Most common clinical presentation of RA is polyarthritis of small joints of hands: proximal interphalangeal (PIP), metacarpophalangeal (MCP) joints and wrist. Some patients may present with monoarticular joint involvement. Most commonly joint involvement occurs insidiously over a period of months, however, in some cases, joint involvement may occur over weeks or overnight. Other commonly affected joints include wrist, elbows, shoulders, hips, knees, ankles and metatarsophalangeal (MTP) joints. Stiffness in the joints in the morning may last up to several hours, usually greater than an hour. The patient may have a "trigger finger" due to flexor tenosynovitis.
On examination, there may be swelling, stiffness, deformity, and tenderness of the PIP, MCP wrist, knee joints, referred to as synovitis, and there may be a decreased range of motion.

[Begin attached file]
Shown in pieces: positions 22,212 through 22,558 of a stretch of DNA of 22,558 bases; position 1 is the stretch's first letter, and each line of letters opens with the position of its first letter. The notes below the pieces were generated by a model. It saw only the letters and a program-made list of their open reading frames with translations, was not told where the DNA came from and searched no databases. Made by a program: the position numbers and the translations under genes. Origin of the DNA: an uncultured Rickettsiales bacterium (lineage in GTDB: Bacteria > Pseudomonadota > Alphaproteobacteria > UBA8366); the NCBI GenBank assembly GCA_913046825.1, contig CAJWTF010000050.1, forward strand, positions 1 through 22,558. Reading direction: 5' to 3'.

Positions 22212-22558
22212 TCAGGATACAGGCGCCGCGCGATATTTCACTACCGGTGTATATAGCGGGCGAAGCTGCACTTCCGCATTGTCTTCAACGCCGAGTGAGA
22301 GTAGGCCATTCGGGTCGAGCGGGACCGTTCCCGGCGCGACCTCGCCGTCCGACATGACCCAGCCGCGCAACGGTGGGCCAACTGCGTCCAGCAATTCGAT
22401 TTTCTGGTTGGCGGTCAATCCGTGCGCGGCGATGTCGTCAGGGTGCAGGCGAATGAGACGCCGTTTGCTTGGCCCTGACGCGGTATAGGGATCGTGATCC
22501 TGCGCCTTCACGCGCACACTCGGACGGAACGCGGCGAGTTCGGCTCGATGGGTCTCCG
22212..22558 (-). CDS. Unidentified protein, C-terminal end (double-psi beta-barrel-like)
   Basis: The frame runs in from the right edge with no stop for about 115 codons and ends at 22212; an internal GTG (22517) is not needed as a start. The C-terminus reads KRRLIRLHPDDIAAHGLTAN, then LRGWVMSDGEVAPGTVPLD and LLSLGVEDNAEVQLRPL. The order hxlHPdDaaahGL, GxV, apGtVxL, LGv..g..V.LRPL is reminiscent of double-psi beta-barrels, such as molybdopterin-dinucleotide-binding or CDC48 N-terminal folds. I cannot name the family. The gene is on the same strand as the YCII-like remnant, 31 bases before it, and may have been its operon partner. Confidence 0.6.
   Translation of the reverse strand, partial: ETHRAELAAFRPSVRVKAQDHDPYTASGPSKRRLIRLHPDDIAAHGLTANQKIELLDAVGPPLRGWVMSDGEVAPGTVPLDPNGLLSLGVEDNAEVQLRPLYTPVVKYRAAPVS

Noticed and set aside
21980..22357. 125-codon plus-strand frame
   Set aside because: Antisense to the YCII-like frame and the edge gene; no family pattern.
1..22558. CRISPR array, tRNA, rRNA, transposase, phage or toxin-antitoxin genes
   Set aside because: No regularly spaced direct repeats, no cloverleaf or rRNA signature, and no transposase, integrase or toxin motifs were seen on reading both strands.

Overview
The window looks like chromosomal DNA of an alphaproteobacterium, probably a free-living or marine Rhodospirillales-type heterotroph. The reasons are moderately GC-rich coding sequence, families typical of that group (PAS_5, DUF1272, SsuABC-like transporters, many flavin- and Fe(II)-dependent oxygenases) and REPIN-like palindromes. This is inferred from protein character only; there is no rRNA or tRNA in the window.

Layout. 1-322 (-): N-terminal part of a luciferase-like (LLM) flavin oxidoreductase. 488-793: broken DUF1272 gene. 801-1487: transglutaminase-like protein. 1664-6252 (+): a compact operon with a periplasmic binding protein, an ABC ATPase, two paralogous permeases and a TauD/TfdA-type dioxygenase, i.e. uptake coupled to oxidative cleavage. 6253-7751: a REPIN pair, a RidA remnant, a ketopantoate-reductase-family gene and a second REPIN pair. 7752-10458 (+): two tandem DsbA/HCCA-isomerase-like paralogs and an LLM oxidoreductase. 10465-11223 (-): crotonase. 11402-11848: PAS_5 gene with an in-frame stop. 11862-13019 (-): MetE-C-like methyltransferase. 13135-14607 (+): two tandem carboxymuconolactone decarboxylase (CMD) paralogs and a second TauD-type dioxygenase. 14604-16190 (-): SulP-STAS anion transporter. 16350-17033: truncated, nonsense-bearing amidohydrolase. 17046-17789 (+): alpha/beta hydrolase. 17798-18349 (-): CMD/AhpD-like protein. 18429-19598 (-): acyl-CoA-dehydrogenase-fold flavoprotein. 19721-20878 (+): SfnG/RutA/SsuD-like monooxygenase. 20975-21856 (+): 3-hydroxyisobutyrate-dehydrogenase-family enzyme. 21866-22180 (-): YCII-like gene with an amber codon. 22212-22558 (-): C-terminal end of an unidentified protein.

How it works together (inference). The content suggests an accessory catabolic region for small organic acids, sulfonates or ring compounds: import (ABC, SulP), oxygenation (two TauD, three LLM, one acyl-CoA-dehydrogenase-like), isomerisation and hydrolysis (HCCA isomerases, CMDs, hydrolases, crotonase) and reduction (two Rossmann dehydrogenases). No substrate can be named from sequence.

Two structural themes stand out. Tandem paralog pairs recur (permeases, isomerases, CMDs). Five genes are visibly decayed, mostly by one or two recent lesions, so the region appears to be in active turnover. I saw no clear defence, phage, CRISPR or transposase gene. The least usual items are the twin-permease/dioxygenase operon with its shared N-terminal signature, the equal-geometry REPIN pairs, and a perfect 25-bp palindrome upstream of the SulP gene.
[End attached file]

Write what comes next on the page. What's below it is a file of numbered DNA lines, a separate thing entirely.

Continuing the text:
Rheumatoid nodules may be present in 20% of patients with rheumatoid arthritis; these occur over extensor surfaces at elbows, heals, and toes.
Late in the course of the disease patient may present with "boutonniere (flexion at PIP and extension at DIP), swan neck (flexion at DIP and extension at PIP) deformities, subluxation of MCP joints and ulnar deviation.
Other features may include the presence of carpal tunnel syndrome, tenosynovitis and finger deformities.
Rheumatoid arthritis can affect almost every organ in the body.
Lab evaluation of patients with rheumatoid arthritis consists of obtaining rheumatoid factor (antibody against the Fc portion of IgG). About 45% to 75% of patients with rheumatoid arthritis test positive for rheumatoid factor. However, the presence of rheumatoid factor is not diagnostic of rheumatoid arthritis. It may be present in connective tissue disease, chronic infections, and healthy individuals, mostly in low titers. Anti-citrullinated protein antibodies (ACPA) are found in about 50% of patients with early arthritis, which subsequently are diagnosed with rheumatoid arthritis. Acute-phase reactants, erythrocyte sedimentation rate (ESR) and C-reactive protein (CRP) may be elevated in the active phase of arthritis.